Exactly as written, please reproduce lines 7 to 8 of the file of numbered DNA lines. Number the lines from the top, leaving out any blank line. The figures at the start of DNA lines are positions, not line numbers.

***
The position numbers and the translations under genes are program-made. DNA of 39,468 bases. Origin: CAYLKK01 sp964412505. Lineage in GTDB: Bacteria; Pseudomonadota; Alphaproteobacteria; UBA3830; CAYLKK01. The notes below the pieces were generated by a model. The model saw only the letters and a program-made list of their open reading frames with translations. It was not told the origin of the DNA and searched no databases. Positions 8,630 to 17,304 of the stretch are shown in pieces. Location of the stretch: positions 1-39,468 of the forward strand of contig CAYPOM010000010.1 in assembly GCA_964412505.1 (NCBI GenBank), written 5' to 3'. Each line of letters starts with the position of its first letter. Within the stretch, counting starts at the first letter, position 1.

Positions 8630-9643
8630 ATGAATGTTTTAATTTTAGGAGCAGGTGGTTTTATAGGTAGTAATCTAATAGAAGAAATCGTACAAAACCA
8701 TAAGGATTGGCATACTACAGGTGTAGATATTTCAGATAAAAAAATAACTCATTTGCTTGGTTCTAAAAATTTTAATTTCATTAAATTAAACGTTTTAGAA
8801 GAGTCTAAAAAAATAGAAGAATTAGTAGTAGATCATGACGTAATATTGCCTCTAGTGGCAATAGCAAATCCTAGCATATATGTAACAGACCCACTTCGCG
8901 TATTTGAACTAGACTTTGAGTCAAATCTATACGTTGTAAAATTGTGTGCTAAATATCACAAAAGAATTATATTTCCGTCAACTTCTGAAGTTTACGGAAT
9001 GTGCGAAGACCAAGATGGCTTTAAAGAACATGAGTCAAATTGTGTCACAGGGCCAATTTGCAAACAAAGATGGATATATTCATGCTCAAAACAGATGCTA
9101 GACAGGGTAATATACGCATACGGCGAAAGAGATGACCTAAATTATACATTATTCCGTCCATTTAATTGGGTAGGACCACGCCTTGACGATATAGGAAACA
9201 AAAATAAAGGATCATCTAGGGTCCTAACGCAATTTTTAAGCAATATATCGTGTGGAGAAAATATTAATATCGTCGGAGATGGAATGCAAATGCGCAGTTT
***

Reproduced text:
9001 GTGCGAAGACCAAGATGGCTTTAAAGAACATGAGTCAAATTGTGTCACAGGGCCAATTTGCAAACAAAGATGGATATATTCATGCTCAAAACAGATGCTA
9101 GACAGGGTAATATACGCATACGGCGAAAGAGATGACCTAAATTATACATTATTCCGTCCATTTAATTGGGTAGGACCACGCCTTGACGATATAGGAAACA